[iPhone/Android] Gmail and Calendar Updates: Access with with no connection…amongst other improvements.

[iPhone/Android] Gmail and Calendar Updates: Access with with no connection…amongst other improvements. ...

Although we’re still awaiting the day Google announces local apps for the iPhone, it’s still good to see them improve their mobile webapps.

Today, Google introduces a number of significant enhancements to both GMail and Google Calendar on the iPhone and Android. The most immediate update is the navigation bar above all your Google Apps, making navigation between each a piece of pie.


For Gmail, Google have improved speed when performing typical activities, altered the underlying architecture of the app to allow for quicker enhancements in the future. Interestingly, thanks to Gears and HTML5, you can also still access recently read messages and even compose over a poor or even non-existent network connection.

Multiple selection of messages has also been integrated, making the entire experience far more desktop GMail like.

Google Calendar has also drastically improved, making it possible to actually edit your schedule in detail directly from your mobile. You can change your attendance status, edit the details, and add or remove guests and just like GMail, your calendar will still start up and show your last viewed events even with no connectivity.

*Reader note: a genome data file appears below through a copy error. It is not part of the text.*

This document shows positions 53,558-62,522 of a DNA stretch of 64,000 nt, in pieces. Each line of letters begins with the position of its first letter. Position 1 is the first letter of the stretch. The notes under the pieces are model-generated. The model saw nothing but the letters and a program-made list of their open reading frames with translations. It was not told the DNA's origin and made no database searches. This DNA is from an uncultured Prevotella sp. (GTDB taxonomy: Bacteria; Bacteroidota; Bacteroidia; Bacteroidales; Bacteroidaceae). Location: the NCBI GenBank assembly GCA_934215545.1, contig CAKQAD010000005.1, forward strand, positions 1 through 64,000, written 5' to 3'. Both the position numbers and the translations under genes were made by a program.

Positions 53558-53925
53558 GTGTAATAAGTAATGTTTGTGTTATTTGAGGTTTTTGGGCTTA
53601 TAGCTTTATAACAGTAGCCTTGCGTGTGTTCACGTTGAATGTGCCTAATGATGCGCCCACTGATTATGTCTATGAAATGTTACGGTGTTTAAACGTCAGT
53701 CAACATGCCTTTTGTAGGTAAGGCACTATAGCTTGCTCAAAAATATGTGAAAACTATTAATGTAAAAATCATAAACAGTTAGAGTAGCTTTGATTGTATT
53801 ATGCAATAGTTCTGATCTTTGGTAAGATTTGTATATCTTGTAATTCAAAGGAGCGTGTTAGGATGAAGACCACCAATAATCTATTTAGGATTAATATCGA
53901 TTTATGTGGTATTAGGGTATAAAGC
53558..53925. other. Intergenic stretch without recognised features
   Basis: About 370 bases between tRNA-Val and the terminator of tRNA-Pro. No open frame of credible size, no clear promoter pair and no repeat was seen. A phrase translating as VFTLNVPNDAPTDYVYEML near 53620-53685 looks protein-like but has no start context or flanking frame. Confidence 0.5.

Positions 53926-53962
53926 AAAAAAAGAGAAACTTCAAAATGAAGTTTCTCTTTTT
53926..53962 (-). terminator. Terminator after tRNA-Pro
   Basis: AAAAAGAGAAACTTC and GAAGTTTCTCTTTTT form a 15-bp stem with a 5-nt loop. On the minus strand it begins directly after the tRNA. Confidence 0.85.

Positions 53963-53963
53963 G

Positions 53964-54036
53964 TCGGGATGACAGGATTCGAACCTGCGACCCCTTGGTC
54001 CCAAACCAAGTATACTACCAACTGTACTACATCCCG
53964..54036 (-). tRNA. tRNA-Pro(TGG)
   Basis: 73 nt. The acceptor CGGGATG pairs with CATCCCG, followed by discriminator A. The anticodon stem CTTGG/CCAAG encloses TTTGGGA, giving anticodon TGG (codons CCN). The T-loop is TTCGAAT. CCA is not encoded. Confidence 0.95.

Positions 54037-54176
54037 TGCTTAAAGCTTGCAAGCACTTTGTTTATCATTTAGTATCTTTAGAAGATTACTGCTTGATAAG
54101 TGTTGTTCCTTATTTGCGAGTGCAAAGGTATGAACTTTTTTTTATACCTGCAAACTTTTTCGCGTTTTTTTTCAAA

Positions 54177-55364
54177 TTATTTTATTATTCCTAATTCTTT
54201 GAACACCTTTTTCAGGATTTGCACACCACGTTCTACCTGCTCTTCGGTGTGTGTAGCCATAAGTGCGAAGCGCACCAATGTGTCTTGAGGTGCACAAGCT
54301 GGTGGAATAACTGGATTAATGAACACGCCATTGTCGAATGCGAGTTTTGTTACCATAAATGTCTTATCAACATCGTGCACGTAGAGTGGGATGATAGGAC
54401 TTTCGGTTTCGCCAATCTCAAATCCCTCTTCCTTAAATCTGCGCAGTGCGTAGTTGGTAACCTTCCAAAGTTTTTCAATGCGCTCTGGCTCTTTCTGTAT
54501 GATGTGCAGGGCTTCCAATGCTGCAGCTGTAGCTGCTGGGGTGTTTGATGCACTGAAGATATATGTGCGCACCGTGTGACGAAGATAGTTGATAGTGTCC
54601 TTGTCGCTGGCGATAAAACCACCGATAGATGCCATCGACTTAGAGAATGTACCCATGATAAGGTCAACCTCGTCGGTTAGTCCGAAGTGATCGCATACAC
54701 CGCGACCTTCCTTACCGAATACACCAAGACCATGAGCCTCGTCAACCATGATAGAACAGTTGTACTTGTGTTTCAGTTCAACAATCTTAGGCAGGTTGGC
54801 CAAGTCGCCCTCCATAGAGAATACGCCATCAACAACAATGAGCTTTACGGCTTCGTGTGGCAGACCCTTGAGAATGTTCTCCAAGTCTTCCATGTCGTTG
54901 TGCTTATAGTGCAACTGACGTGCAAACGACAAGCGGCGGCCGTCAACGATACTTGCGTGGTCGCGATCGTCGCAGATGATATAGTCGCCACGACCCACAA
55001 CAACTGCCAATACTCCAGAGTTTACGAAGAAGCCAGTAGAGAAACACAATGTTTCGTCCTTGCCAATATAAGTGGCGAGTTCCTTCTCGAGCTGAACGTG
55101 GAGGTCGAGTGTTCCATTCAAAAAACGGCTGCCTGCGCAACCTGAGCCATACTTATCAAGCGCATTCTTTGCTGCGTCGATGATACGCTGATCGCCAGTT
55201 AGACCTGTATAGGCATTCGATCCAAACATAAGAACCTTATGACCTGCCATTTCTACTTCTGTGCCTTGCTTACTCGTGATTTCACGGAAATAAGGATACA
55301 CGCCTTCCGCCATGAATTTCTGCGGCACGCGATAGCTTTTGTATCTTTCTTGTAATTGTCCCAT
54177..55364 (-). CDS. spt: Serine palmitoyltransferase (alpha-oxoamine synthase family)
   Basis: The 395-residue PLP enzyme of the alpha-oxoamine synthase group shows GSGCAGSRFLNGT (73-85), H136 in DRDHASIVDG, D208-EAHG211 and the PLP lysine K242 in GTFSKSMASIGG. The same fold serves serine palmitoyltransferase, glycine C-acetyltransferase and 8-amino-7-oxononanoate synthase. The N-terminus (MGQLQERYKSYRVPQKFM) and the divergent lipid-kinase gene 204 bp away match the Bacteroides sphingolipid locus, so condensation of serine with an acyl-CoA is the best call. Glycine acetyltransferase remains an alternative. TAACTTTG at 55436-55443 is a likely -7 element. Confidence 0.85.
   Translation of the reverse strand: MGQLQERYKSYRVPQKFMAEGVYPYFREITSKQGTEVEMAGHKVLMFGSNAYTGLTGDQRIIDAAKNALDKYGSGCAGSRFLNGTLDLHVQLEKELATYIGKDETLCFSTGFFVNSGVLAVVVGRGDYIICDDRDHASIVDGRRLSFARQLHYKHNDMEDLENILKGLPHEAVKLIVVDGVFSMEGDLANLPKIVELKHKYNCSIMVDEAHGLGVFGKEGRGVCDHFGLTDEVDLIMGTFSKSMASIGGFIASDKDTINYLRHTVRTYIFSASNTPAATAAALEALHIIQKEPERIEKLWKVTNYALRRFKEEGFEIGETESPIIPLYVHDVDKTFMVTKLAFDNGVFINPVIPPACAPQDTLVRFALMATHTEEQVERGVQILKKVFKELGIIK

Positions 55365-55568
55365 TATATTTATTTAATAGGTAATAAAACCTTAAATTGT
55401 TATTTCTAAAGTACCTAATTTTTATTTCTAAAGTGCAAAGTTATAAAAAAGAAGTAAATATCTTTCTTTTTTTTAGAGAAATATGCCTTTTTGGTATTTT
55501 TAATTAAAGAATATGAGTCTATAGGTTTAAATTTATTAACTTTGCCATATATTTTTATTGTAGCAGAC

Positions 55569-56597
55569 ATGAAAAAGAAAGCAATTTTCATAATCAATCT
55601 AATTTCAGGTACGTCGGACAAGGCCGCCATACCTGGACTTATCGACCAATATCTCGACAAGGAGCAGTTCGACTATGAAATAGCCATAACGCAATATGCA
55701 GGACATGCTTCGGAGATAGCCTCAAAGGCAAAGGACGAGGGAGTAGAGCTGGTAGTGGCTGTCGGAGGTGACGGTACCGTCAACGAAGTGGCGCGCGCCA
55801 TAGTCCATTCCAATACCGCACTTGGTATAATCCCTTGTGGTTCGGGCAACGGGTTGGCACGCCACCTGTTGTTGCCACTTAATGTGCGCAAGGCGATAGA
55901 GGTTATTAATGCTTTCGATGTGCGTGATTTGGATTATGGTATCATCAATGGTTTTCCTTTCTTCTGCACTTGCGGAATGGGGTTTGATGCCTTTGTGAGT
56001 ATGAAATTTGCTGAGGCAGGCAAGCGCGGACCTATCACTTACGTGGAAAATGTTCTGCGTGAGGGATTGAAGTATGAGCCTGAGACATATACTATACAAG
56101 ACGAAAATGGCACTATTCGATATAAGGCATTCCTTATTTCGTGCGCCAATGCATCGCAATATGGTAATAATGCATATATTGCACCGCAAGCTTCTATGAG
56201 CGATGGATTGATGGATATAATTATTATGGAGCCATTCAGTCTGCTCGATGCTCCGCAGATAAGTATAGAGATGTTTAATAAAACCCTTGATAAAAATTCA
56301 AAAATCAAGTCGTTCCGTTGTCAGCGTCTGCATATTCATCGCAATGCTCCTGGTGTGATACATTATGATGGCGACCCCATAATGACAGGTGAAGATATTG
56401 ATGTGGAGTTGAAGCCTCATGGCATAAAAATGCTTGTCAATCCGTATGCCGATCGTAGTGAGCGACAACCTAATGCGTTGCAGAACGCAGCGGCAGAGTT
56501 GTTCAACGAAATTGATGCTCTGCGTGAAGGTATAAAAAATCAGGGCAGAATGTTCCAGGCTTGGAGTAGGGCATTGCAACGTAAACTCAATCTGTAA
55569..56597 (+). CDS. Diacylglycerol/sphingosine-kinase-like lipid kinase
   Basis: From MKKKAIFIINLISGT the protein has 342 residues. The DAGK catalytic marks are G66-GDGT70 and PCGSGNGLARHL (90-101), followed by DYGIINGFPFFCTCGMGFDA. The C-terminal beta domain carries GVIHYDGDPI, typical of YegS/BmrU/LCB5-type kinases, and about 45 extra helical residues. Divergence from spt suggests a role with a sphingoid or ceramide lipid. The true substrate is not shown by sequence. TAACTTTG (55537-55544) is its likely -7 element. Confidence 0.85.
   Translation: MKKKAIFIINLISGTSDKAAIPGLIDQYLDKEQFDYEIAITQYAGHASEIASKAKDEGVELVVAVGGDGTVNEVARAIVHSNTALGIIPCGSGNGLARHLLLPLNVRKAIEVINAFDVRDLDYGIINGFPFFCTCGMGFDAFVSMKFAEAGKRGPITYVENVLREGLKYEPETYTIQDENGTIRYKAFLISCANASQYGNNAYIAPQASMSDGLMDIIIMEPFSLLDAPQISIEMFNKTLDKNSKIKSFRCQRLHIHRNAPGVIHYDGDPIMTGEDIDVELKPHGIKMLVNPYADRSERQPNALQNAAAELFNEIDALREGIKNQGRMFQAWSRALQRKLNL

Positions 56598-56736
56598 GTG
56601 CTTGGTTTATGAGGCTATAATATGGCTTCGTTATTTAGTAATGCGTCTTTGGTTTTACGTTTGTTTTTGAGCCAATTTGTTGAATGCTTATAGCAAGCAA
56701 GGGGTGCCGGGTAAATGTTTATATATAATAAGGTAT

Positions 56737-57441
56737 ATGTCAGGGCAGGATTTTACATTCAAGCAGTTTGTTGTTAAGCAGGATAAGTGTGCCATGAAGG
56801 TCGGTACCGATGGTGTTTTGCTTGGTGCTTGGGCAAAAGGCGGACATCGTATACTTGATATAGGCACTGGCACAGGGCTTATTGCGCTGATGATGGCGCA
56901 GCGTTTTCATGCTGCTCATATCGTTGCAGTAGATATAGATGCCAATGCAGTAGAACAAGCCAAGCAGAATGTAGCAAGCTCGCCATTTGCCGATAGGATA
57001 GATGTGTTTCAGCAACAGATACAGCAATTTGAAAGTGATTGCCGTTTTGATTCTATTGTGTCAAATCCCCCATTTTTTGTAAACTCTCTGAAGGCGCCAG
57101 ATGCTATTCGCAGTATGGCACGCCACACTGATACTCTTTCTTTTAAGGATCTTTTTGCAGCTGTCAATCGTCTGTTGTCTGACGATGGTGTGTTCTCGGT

To access the new Calendar, head to google.com/calendar/gp for normal gmail users or  google.com/m/a/yourdomain for Google Apps users.

Why Still WebApps?

Google’s response:

“Well, from a product perspective, web apps allow us to iterate quickly, so users benefit because they will see new features appear in the browser without having to download anything. We can experiment rapidly by learning how people use the features and then choose whether to invest further in that direction or move on. Using the browser as a delivery platform also means that users will see new feature releases happening more frequently because we can maximize our engineering efficiency by sharing code across device families. Looking at this release of Gmail, there is 90%+ code share between the Android and iPhone experience. As new devices come on the market with high-end browsers, most of the work is already done.”

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